Tomlin on drama: 'All need to look in the mirror'

PHOENIX -- Coach Mike Tomlin isn't absolving anyone from the Pittsburgh Steelers' 9-6-1 season and the drama surrounding it.

"We all need to look in the mirror in terms of what we do and how we do it, starting with me," Tomlin told reporters from the NFL owners meetings Tuesday.

Tomlin is one of the league's most successful coaches with a .654 winning percentage over 12 seasons, but the Steelers missed the playoffs for the first time since 2013 after losing three late-season games by three points apiece.

He acknowledged he can do better because "reflection is a part of this, particularly when you have failure."

Tomlin fielded questions about the departure of Le'Veon Bell to the New York Jets, the Antonio Brown trade to the Oakland Raiders, ex-players criticizing quarterback Ben Roethlisberger's leadership and the head coach's role in it all.

One of the most powerful offensive trios has broken up, forcing Pittsburgh's offense into a new look.

Brown and Bell both took aim at Roethlisberger's presence in the locker room on their way out of town, with Brown tweeting Roethlisberger has an "owner mentality" as if he's bigger than the team.

Tomlin said he has "no problem with [Roethlisberger's] play or leadership," but he did stress the look-in-the-mirror stance applies to all of his players, quarterback included.

"That's the approach I'm taking; that's the approach I'll ask him to take," Tomlin said. "Not in response to any criticism to the outside or anything of that nature, just doing what's appropriate in terms of us being as good as we need to be."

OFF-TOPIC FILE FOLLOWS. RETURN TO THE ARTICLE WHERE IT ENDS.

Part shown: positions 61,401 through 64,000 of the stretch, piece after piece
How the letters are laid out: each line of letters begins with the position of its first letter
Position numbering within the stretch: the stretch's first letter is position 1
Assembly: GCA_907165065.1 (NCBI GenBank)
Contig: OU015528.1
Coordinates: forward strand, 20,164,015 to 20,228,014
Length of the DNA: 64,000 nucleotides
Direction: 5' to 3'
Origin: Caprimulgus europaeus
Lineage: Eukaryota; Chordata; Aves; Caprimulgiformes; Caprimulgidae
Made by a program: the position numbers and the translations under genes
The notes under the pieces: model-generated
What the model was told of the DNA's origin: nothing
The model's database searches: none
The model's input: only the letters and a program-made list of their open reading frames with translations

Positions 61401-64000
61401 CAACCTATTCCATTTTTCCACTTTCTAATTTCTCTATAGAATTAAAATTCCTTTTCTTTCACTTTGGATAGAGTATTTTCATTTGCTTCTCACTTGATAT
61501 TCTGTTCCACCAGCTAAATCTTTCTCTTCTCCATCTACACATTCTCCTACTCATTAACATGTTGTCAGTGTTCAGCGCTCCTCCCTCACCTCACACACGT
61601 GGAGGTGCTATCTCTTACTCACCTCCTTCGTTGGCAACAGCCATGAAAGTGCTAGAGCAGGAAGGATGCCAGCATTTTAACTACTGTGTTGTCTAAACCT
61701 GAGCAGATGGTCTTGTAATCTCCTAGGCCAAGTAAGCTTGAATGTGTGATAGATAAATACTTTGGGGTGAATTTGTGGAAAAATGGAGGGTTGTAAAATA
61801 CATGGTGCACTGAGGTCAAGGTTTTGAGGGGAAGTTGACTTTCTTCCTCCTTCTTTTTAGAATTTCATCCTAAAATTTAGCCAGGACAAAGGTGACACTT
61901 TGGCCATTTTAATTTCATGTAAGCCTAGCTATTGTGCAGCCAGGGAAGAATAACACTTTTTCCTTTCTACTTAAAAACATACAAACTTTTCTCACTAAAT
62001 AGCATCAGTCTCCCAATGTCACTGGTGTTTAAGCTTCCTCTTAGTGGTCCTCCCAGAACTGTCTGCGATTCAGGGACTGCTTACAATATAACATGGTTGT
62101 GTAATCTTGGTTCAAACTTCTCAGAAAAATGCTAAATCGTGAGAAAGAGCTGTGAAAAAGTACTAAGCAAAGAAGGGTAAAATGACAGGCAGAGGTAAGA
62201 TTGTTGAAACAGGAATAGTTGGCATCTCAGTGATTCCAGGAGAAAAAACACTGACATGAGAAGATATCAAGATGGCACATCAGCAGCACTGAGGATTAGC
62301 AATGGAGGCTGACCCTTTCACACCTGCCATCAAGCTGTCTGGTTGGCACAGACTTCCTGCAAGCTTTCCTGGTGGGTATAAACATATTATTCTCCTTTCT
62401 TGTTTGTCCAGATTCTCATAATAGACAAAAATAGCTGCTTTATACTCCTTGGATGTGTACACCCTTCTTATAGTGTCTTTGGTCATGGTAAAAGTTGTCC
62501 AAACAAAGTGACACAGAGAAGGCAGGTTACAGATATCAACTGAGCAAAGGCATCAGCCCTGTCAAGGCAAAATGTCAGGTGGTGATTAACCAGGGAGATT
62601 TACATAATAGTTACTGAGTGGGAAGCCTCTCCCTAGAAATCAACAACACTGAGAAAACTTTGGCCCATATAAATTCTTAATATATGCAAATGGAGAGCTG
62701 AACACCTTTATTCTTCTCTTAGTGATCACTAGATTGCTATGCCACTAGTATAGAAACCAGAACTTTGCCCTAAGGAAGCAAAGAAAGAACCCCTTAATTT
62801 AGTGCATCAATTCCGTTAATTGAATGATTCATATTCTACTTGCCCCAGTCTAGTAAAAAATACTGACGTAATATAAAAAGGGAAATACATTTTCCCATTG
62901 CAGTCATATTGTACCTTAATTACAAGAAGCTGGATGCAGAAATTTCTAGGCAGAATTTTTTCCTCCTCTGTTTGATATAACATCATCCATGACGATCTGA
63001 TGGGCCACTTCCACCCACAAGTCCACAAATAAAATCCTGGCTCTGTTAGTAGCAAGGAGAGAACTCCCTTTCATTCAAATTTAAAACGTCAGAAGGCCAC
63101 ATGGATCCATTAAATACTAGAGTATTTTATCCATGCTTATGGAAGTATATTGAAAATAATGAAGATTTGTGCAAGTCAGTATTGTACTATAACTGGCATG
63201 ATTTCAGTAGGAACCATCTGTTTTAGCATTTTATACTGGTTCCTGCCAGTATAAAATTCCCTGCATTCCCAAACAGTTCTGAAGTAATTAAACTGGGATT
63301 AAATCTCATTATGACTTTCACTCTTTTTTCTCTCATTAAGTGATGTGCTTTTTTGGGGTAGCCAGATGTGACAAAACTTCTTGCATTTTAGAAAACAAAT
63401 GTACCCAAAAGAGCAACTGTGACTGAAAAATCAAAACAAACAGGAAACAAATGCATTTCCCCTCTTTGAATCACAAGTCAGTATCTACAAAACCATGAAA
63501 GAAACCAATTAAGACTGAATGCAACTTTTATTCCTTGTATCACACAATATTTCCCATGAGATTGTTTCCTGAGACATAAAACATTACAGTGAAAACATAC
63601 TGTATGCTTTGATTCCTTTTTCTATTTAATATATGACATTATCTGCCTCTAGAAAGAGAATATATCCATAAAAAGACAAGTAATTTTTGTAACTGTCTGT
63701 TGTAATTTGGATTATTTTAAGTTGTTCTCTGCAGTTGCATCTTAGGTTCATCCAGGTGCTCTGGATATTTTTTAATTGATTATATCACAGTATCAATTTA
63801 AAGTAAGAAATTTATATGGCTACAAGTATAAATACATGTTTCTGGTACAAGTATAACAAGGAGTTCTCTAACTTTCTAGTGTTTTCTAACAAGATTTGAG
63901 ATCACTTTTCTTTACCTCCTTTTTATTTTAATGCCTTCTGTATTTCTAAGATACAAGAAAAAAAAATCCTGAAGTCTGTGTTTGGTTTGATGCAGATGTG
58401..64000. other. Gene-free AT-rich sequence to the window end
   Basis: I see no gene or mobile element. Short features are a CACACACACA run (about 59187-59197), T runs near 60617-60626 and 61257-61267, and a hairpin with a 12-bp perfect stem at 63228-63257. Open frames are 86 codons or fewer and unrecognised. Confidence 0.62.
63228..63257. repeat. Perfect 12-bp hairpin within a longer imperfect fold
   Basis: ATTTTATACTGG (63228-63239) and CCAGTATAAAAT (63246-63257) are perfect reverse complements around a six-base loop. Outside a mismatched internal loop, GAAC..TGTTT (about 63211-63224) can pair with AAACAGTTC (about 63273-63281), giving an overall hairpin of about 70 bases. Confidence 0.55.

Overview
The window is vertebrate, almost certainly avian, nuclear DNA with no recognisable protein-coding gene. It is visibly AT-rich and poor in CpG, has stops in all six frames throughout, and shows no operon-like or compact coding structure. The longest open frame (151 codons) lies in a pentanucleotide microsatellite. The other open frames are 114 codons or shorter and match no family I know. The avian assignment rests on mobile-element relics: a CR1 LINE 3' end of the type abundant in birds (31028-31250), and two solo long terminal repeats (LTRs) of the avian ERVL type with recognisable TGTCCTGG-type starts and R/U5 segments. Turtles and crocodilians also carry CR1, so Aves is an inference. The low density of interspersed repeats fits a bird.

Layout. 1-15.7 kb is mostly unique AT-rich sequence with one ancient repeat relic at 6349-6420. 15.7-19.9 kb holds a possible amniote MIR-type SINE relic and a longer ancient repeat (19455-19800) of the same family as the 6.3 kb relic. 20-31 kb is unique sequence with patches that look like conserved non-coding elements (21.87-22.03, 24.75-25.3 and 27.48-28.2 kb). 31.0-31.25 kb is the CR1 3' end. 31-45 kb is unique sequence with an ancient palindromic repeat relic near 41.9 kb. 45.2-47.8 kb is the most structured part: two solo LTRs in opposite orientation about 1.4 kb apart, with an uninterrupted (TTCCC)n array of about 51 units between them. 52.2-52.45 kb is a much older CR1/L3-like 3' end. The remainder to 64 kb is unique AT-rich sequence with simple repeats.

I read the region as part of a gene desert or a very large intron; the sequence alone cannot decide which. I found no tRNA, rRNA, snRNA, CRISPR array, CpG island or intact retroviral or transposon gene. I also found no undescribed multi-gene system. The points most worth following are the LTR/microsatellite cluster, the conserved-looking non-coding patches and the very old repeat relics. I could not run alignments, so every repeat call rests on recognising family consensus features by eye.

Tomlin and Roethlisberger haven't spoken about the criticisms and the aftermath of the Brown trade, Tomlin said, but that's not uncommon because the Steelers are immersed in NFL draft prep and players are away for the offseason.

Responding to challenges is in Roethlisberger's DNA and has led to great success as a two-time Super Bowl winner, Tomlin said.

Roethlisberger rankled Brown when he used his weekly radio show to critique Brown's route-running in a Week 12 loss to Denver.

However, several current teammates used social media to defend Roethlisberger this week, with receiver JuJu Smith-Schuster saying he's "so blessed" to play with a "true leader" such as his quarterback.

Tampa Bay Buccaneers coach Bruce Arians, who was Roethlisberger's offensive coordinator from 2007 to 2011, said players need to get over Roethlisberger's tough love.

"Guys have to have thicker skin, man," Arians said. "He's the leader. He's the guy. Early in his career, everybody said, 'Hey, you're not vocal enough.' But you have Jerome Bettis and Alan Faneca and you didn't have to be. It's his team. It's the way it should be."

When asked about changing his reputation as a "player's coach," Tomlin said he didn't know what that means. Some ex-players believe Brown received star treatment during his nine years in Pittsburgh.

In an interview with Pittsburgh-area reporters Monday, Tomlin said he treats his players fairly but not equally. He also seemed intent on limiting distractions from within, or focusing too much on the "chatter" outside of the building.

"We all talk too much. We really do," he said. "It's about talking less. It's about doing more. Not making any bold predictions."

There is still plenty of talent on offense. As Tomlin pointed out, the Steelers have Pro Bowlers Smith-Schuster and running back James Conner at the positions Brown and Bell had played.

But Tomlin admits the loss of two All-Pros is "unfortunate."

"They are quality players. They will be missed, but change is a part of our business," Tomlin said. "We're comfortable with the talent that we have and our plan to add to that talent and develop that talent."

Will the Steelers experience addition by subtraction? Tomlin said let's wait and see.

"I know that we've got some plays that need to be made. Somebody's got to make them," Tomlin said. "The tape will tell the story. The tape does the talking. They need no bold predictions from me. That's not my vibe. I don't move that way."